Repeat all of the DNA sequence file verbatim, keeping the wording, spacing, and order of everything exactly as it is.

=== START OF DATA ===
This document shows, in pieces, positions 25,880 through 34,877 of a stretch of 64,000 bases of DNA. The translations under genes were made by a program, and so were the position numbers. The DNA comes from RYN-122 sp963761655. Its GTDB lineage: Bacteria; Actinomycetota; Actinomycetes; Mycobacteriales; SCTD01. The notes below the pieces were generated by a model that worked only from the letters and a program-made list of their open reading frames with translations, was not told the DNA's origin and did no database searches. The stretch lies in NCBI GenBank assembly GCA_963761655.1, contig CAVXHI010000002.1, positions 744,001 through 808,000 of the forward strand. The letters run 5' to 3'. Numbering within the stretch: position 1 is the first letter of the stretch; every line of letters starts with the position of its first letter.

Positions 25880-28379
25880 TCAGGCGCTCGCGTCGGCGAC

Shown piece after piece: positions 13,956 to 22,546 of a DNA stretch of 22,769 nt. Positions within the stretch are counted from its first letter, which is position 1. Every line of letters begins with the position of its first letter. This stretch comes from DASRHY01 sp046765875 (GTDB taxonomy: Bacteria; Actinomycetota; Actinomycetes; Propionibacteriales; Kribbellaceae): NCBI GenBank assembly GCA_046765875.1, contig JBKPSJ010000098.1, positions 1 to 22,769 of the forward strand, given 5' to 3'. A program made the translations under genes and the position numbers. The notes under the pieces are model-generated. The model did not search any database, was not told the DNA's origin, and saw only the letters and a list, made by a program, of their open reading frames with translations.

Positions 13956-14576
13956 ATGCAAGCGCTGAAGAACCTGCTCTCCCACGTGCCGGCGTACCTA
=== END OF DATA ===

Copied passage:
This document shows, in pieces, positions 25,880 through 34,877 of a stretch of 64,000 bases of DNA. The translations under genes were made by a program, and so were the position numbers. The DNA comes from RYN-122 sp963761655. Its GTDB lineage: Bacteria; Actinomycetota; Actinomycetes; Mycobacteriales; SCTD01. The notes below the pieces were generated by a model that worked only from the letters and a program-made list of their open reading frames with translations, was not told the DNA's origin and did no database searches. The stretch lies in NCBI GenBank assembly GCA_963761655.1, contig CAVXHI010000002.1, positions 744,001 through 808,000 of the forward strand. The letters run 5' to 3'. Numbering within the stretch: position 1 is the first letter of the stretch; every line of letters starts with the position of its first letter.

Positions 25880-28379
25880 TCAGGCGCTCGCGTCGGCGAC

Shown piece after piece: positions 13,956 to 22,546 of a DNA stretch of 22,769 nt. Positions within the stretch are counted from its first letter, which is position 1. Every line of letters begins with the position of its first letter. This stretch comes from DASRHY01 sp046765875 (GTDB taxonomy: Bacteria; Actinomycetota; Actinomycetes; Propionibacteriales; Kribbellaceae): NCBI GenBank assembly GCA_046765875.1, contig JBKPSJ010000098.1, positions 1 to 22,769 of the forward strand, given 5' to 3'. A program made the translations under genes and the position numbers. The notes under the pieces are model-generated. The model did not search any database, was not told the DNA's origin, and saw only the letters and a list, made by a program, of their open reading frames with translations.

Positions 13956-14576
13956 ATGCAAGCGCTGAAGAACCTGCTCTCCCACGTGCCGGCGTACCTA